TALLAHASSEE, Fla. (BP)–Florida Gov. Jeb Bush filed a motion Oct. 4 asking the Florida Supreme Court to reconsider its Sept. 23 ruling in which the justices said a law allowing the governor to order the resumption of Terri Schiavo’s feeding and hydration tube was unconstitutional.
The 17-page motion said the high court’s decision had incorrectly assumed Bush’s actions were unconstitutional, had not allowed him “due process” in exploring information that had been presented to lower courts, and had incorrectly applied an analysis of the separation of powers that could eventually “throw the operation of state government into disarray.”
“The Florida Legislature has passed numerous laws giving governors broad discretion in specific circumstances,” Bush said in a written statement. “The Court’s ruling could call those laws into question, and may limit the Legislature’s ability to govern.”
At issue, the motion asserted, is the fundamental responsibility of the government to protect the disabled.
“The protection of vulnerable persons with disabilities requires that all three branches remain vigilant in defense of their rights,” Bush’s motion read.
Bush’s communications director, Jill Bratina, told Focus on the Family that the governor was seeking the court’s clarification in the interest of all of Florida’s citizens.
“In life and death issues the governor feels that we always need to err on the side of life,” Bratina told the Colorado-based group. “And that’s what the law that the Legislature passed allowed to happen.”
The 40-year-old disabled woman at the center of the legal debate, Terri Schiavo, has been in and out of nursing homes and hospice care since she collapsed in 1990 for what was blamed on a potassium imbalance. With her heart stopped, her brain was deprived of oxygen and she became severely disabled. Some doctors refer to her condition as a “persistent vegetative state,” while others have said that if rehabilitation had been made available to her, she might have improved.
Her husband and legal guardian, Michael Schiavo, who has since fathered two children with his live-in girlfriend, has sought the removal of his wife’s feeding tube for nearly a decade.
Terri Schiavo’s parents, Bob and Mary Schindler, have long maintained that their daughter has not received the rehabilitation and care she requires. Their attorneys have unsuccessfully filed motions on their behalf and on behalf of Terri Schiavo’s siblings challenging Michael Schiavo’s guardianship and asking for the ability to take care of Terri themselves.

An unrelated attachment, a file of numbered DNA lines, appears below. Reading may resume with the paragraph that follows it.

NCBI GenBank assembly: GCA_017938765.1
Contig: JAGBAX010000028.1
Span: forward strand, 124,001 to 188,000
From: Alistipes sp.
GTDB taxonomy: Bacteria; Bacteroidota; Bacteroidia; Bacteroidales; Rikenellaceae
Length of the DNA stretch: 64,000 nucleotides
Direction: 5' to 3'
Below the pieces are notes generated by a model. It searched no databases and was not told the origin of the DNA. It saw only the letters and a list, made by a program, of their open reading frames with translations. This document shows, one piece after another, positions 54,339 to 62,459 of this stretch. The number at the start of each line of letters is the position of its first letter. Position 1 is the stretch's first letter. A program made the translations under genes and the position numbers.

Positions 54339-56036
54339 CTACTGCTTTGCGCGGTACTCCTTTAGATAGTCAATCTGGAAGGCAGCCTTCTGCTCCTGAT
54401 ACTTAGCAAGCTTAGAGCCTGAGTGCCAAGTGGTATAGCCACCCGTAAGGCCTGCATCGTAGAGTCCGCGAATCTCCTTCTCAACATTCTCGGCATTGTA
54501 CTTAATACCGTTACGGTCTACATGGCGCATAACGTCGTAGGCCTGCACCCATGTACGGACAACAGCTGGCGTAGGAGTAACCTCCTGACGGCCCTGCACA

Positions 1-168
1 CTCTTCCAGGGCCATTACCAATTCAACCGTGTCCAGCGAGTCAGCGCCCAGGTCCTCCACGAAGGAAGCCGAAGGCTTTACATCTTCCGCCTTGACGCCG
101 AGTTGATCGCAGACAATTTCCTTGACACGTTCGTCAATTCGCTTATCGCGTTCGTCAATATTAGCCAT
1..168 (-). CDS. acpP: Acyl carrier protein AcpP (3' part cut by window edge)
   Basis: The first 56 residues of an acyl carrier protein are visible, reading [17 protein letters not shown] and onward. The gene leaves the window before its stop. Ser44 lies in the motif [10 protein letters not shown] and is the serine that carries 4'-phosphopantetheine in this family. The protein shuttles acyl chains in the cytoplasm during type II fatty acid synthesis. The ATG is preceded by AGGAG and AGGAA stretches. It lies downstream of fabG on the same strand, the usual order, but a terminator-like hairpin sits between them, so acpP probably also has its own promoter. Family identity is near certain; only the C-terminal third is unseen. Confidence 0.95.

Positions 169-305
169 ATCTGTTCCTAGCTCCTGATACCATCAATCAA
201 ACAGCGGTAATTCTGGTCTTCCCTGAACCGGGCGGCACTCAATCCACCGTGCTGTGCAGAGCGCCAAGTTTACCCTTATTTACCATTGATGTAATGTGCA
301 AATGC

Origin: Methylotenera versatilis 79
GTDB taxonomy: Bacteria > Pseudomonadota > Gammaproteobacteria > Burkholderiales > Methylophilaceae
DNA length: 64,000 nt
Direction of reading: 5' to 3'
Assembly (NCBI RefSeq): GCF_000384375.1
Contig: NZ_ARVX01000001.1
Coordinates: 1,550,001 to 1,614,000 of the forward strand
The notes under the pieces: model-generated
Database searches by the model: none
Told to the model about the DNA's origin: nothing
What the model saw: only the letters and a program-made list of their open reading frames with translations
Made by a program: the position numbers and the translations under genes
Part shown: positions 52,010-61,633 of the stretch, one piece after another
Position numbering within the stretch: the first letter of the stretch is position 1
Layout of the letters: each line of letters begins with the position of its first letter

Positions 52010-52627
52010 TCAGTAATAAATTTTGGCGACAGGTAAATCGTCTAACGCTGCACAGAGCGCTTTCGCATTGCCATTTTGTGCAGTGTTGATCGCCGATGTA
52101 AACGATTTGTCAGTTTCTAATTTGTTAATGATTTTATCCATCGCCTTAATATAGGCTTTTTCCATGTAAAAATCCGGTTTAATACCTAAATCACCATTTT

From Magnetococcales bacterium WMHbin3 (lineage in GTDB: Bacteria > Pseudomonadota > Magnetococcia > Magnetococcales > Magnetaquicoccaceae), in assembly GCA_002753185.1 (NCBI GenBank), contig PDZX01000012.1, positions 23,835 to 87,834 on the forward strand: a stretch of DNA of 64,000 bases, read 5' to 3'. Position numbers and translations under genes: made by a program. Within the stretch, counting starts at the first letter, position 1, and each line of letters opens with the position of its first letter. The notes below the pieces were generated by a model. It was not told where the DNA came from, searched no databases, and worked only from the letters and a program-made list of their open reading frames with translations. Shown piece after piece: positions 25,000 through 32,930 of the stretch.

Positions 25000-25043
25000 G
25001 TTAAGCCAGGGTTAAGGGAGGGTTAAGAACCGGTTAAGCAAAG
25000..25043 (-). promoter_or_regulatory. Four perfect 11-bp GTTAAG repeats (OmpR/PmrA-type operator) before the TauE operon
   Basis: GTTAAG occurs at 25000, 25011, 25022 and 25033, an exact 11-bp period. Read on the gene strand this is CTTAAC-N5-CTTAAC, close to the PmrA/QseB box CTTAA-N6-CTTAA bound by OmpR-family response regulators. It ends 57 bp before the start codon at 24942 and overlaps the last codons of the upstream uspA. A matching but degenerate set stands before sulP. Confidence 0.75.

The case received international attention last year when the Florida legislature passed a measure allowing Gov. Bush to intervene after Terri’s feeding tube was removed by order of Florida Circuit Court Judge George Greer. It was the second time Terri’s feeding tube had been removed as the result of a court order. Michael Schiavo filed suit, alleging the governor’s actions were unconstitutional. The Schindlers were not granted standing in Michael Schiavo’s case against the governor.
In the Oct. 4 motion, Ken Connor, Bush’s lead attorney, said rules of constitutional construction are premised on the assumption that “the legislature and the Governor know and understand the nature and limits of their constitutional authority.” Bush’s intervention then would be appropriate as he looks to enforcement of the law, Connor argues.
In addition, the motion states that there are “other unproven assertions” in the opinion which mirror language in lower court decisions not “supported by competent facts in the record,” in cases the governor was not a party to. Examples of those statements, the motion argues, are that “Terri and Michael were ‘happily married,’ that Terri’s cardiac arrest was ‘a result of potassium imbalance,’ that Terri has no ‘cognition or awareness,’ that ‘[M]edicine cannot cure this condition,’ that Terri is ‘unconscious’ and ‘reflexive’; and that there is ‘no hope of a medical cure.’”
Michael Schiavo’s attorneys have until Oct. 11 to respond.
In related news, lawyers for the Schindlers filed a new 28-page memorandum Sept. 30 with Greer outlining a new argument based on information that Terri, a Roman Catholic, would want to adhere to the pope’s latest teaching — therefore any removal of her feeding tube would be in violation of her right to religious freedom.
The Schindler lawyers note that, given the overwhelming evidence of Terri’s life-long faith and devotion to Catholicism, she would never willingly defy the Church’s teaching.
In a March statement, Pope John Paul II condemned the removal of a feeding tube of a patient in a “persistent vegetative state,” while at the same time decrying the classification of a human being as a “vegetable” in any description.
Long-time Schindler attorney Pat Anderson withdrew from the case just before the hearing, turning the matter over to David Gibbs III, a religious liberty attorney who has worked previously with Anderson and is on the board of directors for the Christian Law Association. Gibbs appeared on Larry King Live with the Schindlers Sept. 28.
“I am reclaiming my life,” Anderson told the St. Petersburg Times. “It’s just time to leave. I’ve done my part shoving that rock up the hill. Maybe I’ll be able to finally sleep through the night without waking up at 3 a.m. remembering some detail.”
George Felos, Michael Schiavo’s attorney, said the Pope’s words are not an official religious pronouncement banning the removal of feeding tubes, according to the Times.
Greer has not yet issued any new rulings related to the matter.
Joni B. Hannigan is managing editor of the Florida Baptist Witness, online at www.FloridaBaptistWitness.com.